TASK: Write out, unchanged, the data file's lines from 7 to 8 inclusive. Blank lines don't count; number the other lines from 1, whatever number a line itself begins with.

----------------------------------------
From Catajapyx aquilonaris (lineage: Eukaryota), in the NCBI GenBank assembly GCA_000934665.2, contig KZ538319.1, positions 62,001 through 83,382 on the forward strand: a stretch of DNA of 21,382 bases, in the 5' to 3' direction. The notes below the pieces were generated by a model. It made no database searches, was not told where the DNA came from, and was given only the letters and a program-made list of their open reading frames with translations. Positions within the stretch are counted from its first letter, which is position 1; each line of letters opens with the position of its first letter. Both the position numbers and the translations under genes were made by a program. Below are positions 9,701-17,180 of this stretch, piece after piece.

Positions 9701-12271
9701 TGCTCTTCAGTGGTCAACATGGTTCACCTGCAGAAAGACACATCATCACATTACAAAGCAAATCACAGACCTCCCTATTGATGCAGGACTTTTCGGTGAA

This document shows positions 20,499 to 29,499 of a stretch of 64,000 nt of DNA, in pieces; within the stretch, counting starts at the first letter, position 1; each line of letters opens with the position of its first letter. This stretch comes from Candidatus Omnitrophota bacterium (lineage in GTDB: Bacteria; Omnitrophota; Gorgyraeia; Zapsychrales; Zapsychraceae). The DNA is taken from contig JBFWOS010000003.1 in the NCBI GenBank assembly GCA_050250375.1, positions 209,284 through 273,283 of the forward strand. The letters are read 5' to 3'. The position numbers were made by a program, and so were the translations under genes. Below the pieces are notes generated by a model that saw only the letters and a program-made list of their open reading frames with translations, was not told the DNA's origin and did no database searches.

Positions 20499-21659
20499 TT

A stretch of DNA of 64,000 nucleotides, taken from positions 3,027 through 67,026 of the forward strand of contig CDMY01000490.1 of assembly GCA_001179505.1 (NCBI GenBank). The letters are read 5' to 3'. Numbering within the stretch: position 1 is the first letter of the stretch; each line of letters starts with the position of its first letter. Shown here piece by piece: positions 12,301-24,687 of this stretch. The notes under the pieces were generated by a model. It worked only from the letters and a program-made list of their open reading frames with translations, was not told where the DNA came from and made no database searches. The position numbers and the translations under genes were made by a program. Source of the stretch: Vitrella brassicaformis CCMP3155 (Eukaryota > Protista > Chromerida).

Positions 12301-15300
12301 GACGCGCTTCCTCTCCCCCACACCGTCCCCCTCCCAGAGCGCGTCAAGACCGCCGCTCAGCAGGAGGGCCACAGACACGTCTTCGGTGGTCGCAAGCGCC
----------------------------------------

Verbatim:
A stretch of DNA of 64,000 nucleotides, taken from positions 3,027 through 67,026 of the forward strand of contig CDMY01000490.1 of assembly GCA_001179505.1 (NCBI GenBank). The letters are read 5' to 3'. Numbering within the stretch: position 1 is the first letter of the stretch; each line of letters starts with the position of its first letter. Shown here piece by piece: positions 12,301-24,687 of this stretch. The notes under the pieces were generated by a model. It worked only from the letters and a program-made list of their open reading frames with translations, was not told where the DNA came from and made no database searches. The position numbers and the translations under genes were made by a program. Source of the stretch: Vitrella brassicaformis CCMP3155 (Eukaryota > Protista > Chromerida).

Positions 12301-15300